Internal control over financial reporting cannot provide absolute assurance of achieving financial reporting objectives because of its inherent limitations. Internal control over financial reporting is a process that involves human diligence and compliance, and is subject to lapses in judgment and breakdowns resulting from human failures. Internal control over financial reporting also can be circumvented by collusion or improper management override. Because of such limitations, there is a risk that material misstatements may not be prevented or detected on a timely basis by internal control over financial reporting. However, these inherent limitations are known features of the financial reporting process. Therefore it is possible to design into the process safeguards to reduce, though not eliminate, this risk.

The effectiveness of our internal control over financial reporting as of March 27, 2011 has been audited by PricewaterhouseCoopers LLP, an independent registered public accounting firm, as stated in their report included in this Annual Report.

 

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Changes in Internal Control over Financial Reporting

There was no change in our internal control over financial reporting that occurred during the fourth quarter of fiscal year 2011 that has materially affected, or is reasonably likely to materially affect, our internal control over financial reporting.

 

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PART IV

 

ITEM 15. EXHIBITS, FINANCIAL STATEMENT SCHEDULES

(a) The following documents are filed as part of this Form 10-K:

(1) All Financial Statements. The financial statements of the Company are included herein as required in Part II, Item 8—“Financial Statements and Supplementary Data” of this Annual Report. See Index to Financial Statements on page 51.

(2) Financial Statement Schedules. See “Notes to Consolidated Financial Statements, Note 20—Allowance for Sales Returns and Doubtful Accounts. Schedules not listed have been omitted because information required to be set forth therein is not applicable or is shown in the financial statements or notes thereto.

(3) Exhibits. See Part IV, Item 15(b) below.

(b) The exhibits listed in the Exhibit Index, which follows the signature page to this Annual Report, are filed or incorporated by reference into this Annual Report.

 

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SIGNATURES

Pursuant to the requirements of Section 13 or 15(d) of the Securities Exchange Act of 1934, the Registrant has duly caused this Report to be signed on its behalf by the undersigned, thereunto duly authorized.

 

EXAR CORPORATION
By:  

/s/    PEDRO (PETE) P. RODRIGUEZ        

  Pedro (Pete) P. Rodriguez
 

Chief Executive Officer and President

(Principal Executive Officer)

Date: July 13, 2011

Pursuant to the requirements of the Securities Exchange Act of 1934, this Report has been signed below by the following persons on behalf of the Registrant and in the capacities and on the dates indicated.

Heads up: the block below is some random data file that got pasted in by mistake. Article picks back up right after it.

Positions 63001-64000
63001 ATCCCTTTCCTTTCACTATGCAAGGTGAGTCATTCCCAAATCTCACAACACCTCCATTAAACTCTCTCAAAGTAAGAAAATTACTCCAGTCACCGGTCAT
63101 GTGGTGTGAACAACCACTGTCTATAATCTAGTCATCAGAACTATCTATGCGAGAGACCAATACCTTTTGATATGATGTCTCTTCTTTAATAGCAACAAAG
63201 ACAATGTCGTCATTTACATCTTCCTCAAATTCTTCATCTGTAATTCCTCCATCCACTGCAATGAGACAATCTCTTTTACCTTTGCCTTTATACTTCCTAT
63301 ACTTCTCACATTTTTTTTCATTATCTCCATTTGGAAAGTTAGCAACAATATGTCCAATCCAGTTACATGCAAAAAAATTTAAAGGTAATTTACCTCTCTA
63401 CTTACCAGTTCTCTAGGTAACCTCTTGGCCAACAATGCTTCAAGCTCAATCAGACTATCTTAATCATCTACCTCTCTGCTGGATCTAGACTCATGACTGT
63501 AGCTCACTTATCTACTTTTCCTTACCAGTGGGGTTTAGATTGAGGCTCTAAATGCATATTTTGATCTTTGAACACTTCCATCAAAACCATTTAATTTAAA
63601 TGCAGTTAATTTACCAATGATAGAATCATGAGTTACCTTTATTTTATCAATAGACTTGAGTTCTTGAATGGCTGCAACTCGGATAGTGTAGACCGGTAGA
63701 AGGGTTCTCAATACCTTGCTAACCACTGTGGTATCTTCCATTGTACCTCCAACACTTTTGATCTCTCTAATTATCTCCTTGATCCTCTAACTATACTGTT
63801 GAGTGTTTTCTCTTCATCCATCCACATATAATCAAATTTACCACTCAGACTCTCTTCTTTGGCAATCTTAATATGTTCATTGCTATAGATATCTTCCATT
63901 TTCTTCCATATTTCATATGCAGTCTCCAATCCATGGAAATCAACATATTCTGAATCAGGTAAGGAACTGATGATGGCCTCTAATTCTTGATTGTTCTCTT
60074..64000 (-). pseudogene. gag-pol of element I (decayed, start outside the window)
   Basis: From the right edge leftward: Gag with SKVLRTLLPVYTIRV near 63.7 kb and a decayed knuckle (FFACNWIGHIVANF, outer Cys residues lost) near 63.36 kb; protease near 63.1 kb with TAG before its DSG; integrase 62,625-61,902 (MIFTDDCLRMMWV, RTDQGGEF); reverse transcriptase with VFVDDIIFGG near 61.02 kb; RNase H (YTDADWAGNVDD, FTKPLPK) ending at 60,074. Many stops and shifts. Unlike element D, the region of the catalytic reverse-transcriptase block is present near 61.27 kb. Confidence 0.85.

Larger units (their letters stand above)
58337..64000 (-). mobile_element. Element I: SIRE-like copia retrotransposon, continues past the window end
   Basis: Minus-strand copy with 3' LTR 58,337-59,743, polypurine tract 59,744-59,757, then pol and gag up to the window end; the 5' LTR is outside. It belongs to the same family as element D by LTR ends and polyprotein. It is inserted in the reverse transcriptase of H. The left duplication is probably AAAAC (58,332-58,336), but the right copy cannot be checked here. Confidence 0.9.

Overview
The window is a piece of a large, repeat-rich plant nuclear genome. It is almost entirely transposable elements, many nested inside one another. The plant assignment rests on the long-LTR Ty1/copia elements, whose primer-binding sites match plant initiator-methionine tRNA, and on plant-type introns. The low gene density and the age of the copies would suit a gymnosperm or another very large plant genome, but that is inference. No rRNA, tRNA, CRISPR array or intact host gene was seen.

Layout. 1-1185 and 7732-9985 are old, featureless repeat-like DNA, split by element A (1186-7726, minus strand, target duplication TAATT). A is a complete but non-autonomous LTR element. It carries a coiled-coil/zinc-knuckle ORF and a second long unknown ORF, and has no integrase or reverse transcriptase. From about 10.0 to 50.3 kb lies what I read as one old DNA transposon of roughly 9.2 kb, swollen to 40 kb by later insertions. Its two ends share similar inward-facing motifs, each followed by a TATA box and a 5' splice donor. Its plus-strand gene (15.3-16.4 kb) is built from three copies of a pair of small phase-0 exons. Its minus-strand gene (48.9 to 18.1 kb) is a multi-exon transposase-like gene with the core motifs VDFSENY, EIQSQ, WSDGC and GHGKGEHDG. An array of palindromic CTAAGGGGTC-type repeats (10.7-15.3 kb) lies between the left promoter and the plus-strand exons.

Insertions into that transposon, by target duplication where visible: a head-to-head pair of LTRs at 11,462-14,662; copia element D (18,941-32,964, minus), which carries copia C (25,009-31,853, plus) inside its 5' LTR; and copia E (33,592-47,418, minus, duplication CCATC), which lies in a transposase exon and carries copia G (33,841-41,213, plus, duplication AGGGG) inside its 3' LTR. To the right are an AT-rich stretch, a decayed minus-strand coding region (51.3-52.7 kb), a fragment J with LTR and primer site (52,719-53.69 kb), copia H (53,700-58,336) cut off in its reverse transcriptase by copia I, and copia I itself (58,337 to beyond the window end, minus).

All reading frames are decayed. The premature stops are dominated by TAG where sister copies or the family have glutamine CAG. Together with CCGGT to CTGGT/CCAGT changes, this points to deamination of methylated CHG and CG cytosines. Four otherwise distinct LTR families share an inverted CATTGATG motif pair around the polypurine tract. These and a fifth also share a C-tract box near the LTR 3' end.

Signature

  

Title

 

Date

/S/    PEDRO (PETE) P. RODRIGUEZ        

(Pedro (Pete) P. Rodriguez)

  

Chief Executive Officer, President and Director (Principal Executive Officer)

  July 13, 2011

/S/    KEVIN BAUER        

(Kevin Bauer)

  

Senior Vice President and Chief Financial Officer (Principal Financial and Accounting Officer)

  July 13, 2011

*

(Dr. Izak Bencuya)

  

Director

  July 13, 2011

*

(Pierre Guilbault)

  

Director

  July 13, 2011

*

(Brian Hilton)

  

Director

  July 13, 2011

*

(Richard L. Leza)

  

Chairman of the Board

  July 13, 2011

*

(Gary Meyers)

  

Director

  July 13, 2011

 

(J. Oscar Rodriguez)

  

Director

 

* By /S/    KEVIN BAUER        

(Kevin Bauer)

Attorney-In-Fact

  

Senior Vice President and Chief Financial Officer (Principal Financial and Accounting Officer)

  July 13, 2011

 


Table of Contents

EXHIBIT INDEX

 

Exhibit

Number

          Incorporated by Reference  
  

Exhibit

   Form     

File No.

   Exhibit      Filing Date  
  2.1      

Agreement and Plan of Merger by and among Exar Corporation, Sipex Corporation and Side Acquisition Corp., dated as of May 7, 2007

     8-K       0-14225      2.1         5/8/2007   
  2.2      

Agreement and Plan of Merger, dated as of February 23, 2009, among Exar Corporation, Hybrid Acquisition Corp. and hi/fn, inc.

     8-K       0-14225      2.1         2/27/2009   
  3.1      

Restated Certificate of Incorporation of Exar Corporation

     8-K       0-14225      3.3         9/17/2010   
  3.2      

Bylaws of Exar Corporation

     8-K       0-14225      3.1         9/17/2010   
  10.1*+      

1989 Employee Stock Participation Plan, as amended, and related Offering documents

     10-K       0-14225      10.1         6/12/2006   
  10.2*+      

1996 Non-Employee Directors’ Stock Option Plan, as amended, and related forms of stock option grant and exercise

     10-K       0-14225      10.6         6/12/2006   
  10.3*      

1997 Equity Incentive Plan, as amended, and related forms of stock option grant and exercise

     10-K       0-14225      10.7         6/14/2005   
  10.4*      

2000 Equity Incentive Plan, as amended, and related forms of stock option grant and exercise

     10-K       0-14225      10.9         6/14/2005   
  10.5*++      

2006 Equity Incentive Plan, as amended

     8-K       0-14225      10.1         9/17/2010   
  10.6*      

Sipex Corporation 2006 Equity Incentive Plan

     S-8       333-145751      4.1         8/28/2007   
  10.7*      

Sipex Corporation Amended and Restated 2002 Nonstatutory Stock Option Plan

     S-8       333-145751      4.2         8/28/2007   
  10.8*      

Sipex Corporation 2000 Non-Qualified Stock Option Plan

     S-8       333-145751      4.3         8/28/2007   
  10.9*      

Sipex Corporation 1999 Stock Plan

     S-8       333-145751      4.4         8/28/2007   
  10.10*      

Sipex Corporation 1997 Stock Option Plan

     S-8       333-145751      4.5         8/28/2007   
  10.11*      

Fiscal Year 2010 Executive Incentive Program

     10-Q       0-14225